Jasper Parrott and Jörg Widmann
© Kaupo Kikkas

One of the opening concerts will give a taste of what is on offer. On 17th December, pianist Pierre-Laurent Aimard will play works by Beethoven, Messiaen, and Stockhausen and end the concert with a talk about the special insights he gained working directly with both Messiaen and Stockhausen. Aimard's Pentatone recording of Olivier Messiaen’s Catalogue d’Oiseaux will also be available for high resolution purchase on the platform.

Virtual Circle will launch on Tuesday 8th December at 7.30pm (in all available time zones) with a concert from the Oslo Philharmonic, celebrating the 155th anniversary of the birth of Sibelius, conducted by Klaus Mäkelä. Other artists set to feature on Virtual Circle include, among others, Manchester Camerata, who will be presenting three concerts in 2021, and the Belgian-based neo-classical ensemble Echo Collective, who will give the digital world premiere of their album The See Within. Concerts are only available on the platform for the length of the concert, keeping true to the concert hall experience. Virtual Circle will also aim to include delayed broadcast concerts, workshops, masterclasses, interviews and album launches.

“We want to encourage our artists to think about adding value by enriching the concert experience. Artists often have half an idea, or the beginnings of an idea, but pressure of live performance has meant they have had to put it to one side. We are trying to find these gems and nuggets of extra value. We don’t have any fixed ideas. An event doesn’t have to take an hour; it could be a series of short happenings in a particular building, for example. I’m very interested in buildings and the atmosphere they can create. I love gardens. I think, for instance, you could have a very different experience sharing music with nature.”

He believes that music should start to consider moving out of traditional concert halls into much more varied and unusual spaces. “We’ve become accustomed to performing spaces that are derivative of 19th-century bourgeois city centres. I’m very much convinced that in the next few years a large percentage of the stock of performing halls, even some glamorous new ones, will not be fit for purpose. They are often the wrong shape, they cost too much to run, and are not compliant with conservation standards and sustainability. One of the other great benefits of Covid is that you can make car parks into concerts hall and maybe sometimes opera houses into something else. This is a great imaginative leap forward. I’m very excited by what they are doing in Manchester in places such as The Factory, which is making a tremendously important contribution to the evolution of the future.”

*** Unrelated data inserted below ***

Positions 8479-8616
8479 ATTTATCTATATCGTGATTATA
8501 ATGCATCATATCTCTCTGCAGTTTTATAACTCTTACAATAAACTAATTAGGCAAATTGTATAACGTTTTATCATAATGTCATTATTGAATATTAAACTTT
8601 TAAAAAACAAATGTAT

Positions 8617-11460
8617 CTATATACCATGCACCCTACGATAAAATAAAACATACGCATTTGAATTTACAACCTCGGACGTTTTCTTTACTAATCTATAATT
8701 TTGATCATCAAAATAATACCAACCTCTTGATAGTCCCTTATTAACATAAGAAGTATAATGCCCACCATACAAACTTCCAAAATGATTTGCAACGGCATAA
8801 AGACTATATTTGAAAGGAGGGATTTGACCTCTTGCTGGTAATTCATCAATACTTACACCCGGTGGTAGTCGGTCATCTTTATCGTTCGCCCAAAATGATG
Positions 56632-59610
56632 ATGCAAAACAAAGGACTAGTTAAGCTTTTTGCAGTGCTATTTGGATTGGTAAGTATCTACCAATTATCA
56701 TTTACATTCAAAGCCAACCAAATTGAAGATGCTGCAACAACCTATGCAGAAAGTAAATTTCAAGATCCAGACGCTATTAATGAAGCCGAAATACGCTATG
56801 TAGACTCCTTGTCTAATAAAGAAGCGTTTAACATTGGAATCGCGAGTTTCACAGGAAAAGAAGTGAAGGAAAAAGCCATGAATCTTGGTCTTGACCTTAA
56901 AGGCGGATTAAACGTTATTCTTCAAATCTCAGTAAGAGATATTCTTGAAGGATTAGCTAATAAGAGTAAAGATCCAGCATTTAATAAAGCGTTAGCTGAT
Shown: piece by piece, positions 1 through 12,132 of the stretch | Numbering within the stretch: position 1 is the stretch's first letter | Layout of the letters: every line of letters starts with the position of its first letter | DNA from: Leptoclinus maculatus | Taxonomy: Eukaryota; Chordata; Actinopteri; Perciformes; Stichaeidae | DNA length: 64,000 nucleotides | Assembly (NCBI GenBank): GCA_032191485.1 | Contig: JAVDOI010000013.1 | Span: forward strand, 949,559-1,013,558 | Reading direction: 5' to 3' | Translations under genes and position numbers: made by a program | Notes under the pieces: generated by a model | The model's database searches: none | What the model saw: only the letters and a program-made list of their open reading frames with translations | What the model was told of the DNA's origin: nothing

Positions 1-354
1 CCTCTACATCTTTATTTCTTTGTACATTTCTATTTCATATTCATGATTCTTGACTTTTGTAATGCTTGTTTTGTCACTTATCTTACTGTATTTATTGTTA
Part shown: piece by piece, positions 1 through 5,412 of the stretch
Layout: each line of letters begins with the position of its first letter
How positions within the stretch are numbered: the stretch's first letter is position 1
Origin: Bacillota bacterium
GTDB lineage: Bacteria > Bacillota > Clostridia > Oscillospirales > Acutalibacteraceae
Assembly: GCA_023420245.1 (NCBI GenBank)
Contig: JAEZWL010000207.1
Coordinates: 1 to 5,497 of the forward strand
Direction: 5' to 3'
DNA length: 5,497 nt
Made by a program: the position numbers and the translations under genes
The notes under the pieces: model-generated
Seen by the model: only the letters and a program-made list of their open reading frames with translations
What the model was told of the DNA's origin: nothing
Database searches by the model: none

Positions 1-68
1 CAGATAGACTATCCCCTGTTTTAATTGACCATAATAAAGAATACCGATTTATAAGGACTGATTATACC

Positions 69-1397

From left: Jasper Parrott, Vladimir Ashkenazy, Paavo Järvi, Elim Chan and Santtu-Matias Rouvali
© Kaupo Kikkas

So is London making a mistake in building the Centre for Music? “I’m not sufficiently involved in the detail, but I would say that here in one of the great metropolitan centres of the world, where music has such an important role to play with so many incredible artists, it seems to me extraordinary folly that almost all of the provision is centred in a small slice of the pie. About 75% of both inner and outer London has no cultural halls at all and no provision for what could be thriving local centres. In a future world where we do not want people criss-crossing large urban spaces on ever more polluting public transport we do not want the focus to be on one or two central places. It’s a mega problem, not just for concert halls, but for museums and galleries, too.

“One of the great challenges for governments of the next 10 to 20 years, and indeed for the Mayor of London, will be to find ways to democratise access to performance and educational spaces for the creative arts in a much wider complex across London, and indeed the whole country.”

This all ties in with the announcement last month of the partnership between Google Arts & Culture and the HarrisonParrott Foundation which aims to allow greater accessibility to the arts through the digital world. The Foundation says: “As passionate advocates for innovation, we want to challenge the idea that ethnicity, gender, disability and social background are impediments to full inclusivity – we believe everyone deserves access to the arts. We want to challenge preconceived assumptions of what the arts are and who they are for.”

Parrott says he is not an ideologue when it comes to performance space. “Most of the new halls offer a wonderful experience and many of them have irreplaceable value, but there is an enormous amount to be achieved in other spaces. With imagination, music can be done almost anywhere, in a converted power station, a school, a ruin. It will be a very important stage if we can get people to feel through Virtual Circle that great music can take place in a huge variety of different places.”


This article was sponsored by HarrisonParrott.